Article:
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Research Grants - 2008


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Research Grants 2008


To view an abstract, select an author from the vertical list on the left side.

2008 Grants - Poupart

Composite Behavioral Markers to Assess and Monitor Alzheimer's Disease

Pascal Poupart, Ph.D.
University of Waterloo
Waterloo, Ontario, Canada

2008 Everyday Technologies for Alzheimer Care Grant

The current methods for assessing Alzheimer's disease involve testing a person's cognitive and functional abilities at fixed points in time. But Alzheimer's disease may reveal itself with a wide range of symptoms that progress differently in different people, and these tests don't capture the subtle changes in cognition and function during daily activities. Additionally, drug treatments, such as cholinesterase inhibitors, can have varying effects on different people's symptoms, making assessment more difficult.

Recent advances in sensors and information technology may make it possible to personalize and embed assessment methods into daily activities. No studies have yet examined what behavioral, cognitive and functional symptoms could be captured by sensors that monitor changes in movement, heart rate or global positioning.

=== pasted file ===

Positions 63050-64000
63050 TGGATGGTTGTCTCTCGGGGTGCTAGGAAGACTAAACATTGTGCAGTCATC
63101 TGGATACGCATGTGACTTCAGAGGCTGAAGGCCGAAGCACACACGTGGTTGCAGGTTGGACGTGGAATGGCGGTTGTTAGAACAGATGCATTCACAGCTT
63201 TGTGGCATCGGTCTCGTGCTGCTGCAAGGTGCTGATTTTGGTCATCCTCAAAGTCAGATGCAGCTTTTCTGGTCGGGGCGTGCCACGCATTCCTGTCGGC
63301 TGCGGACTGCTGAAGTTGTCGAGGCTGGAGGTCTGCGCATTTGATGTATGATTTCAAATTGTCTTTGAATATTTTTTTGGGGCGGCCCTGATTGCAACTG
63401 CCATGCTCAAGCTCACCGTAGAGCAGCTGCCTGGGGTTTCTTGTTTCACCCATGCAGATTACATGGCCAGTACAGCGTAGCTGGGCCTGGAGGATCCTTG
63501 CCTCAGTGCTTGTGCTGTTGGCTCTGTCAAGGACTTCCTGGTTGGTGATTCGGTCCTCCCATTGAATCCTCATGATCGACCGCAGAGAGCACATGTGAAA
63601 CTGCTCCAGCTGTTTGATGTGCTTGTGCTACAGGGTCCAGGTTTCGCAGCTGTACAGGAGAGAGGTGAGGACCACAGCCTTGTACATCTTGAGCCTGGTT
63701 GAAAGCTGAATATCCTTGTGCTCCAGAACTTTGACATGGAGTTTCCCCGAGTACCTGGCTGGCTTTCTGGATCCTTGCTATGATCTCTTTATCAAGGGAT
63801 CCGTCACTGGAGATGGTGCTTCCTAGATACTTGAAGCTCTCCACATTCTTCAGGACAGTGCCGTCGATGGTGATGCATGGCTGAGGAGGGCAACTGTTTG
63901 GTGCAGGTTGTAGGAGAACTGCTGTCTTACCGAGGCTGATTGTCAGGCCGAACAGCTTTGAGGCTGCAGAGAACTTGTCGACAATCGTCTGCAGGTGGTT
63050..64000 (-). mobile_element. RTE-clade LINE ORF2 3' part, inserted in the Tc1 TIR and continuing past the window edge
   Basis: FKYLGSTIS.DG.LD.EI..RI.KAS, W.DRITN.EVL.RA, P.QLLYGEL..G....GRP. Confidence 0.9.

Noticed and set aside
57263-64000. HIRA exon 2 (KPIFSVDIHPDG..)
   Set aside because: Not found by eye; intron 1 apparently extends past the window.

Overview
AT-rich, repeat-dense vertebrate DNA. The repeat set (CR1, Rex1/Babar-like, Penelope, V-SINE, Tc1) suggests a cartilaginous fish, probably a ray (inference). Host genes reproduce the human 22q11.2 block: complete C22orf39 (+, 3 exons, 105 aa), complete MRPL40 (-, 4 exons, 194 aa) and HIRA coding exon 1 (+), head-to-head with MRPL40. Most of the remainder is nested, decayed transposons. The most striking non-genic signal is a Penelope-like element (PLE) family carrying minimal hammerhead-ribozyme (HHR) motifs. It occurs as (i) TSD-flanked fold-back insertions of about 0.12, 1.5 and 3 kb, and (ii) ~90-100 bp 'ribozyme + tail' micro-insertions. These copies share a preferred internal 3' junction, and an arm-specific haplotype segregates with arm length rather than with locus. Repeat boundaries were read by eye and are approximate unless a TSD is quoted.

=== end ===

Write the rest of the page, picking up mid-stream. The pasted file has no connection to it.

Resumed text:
Pascal Poupart, Ph.D., and colleagues will conduct a study using sensors to monitor people with Alzheimer's disease in their daily activities. The team will collect physiological, mobility, gait, behavioral, activity and speech data from both healthy people and people with mild to moderate Alzheimer's disease. They will also use a computer program to manually enter in information about the participants' symptoms.

The group will analyze the sensor data to determine if there are relevant markers to differentiate between healthy people and people with Alzheimer's disease. They will also compare the sensor data with the manually entered data.

The study will provide a proof of concept for the eventual development of automated monitoring techniques to unobtrusively assess Alzheimer symptoms and their progression. This will be particularly useful in monitoring the effectiveness of behavioral therapy and drug treatments.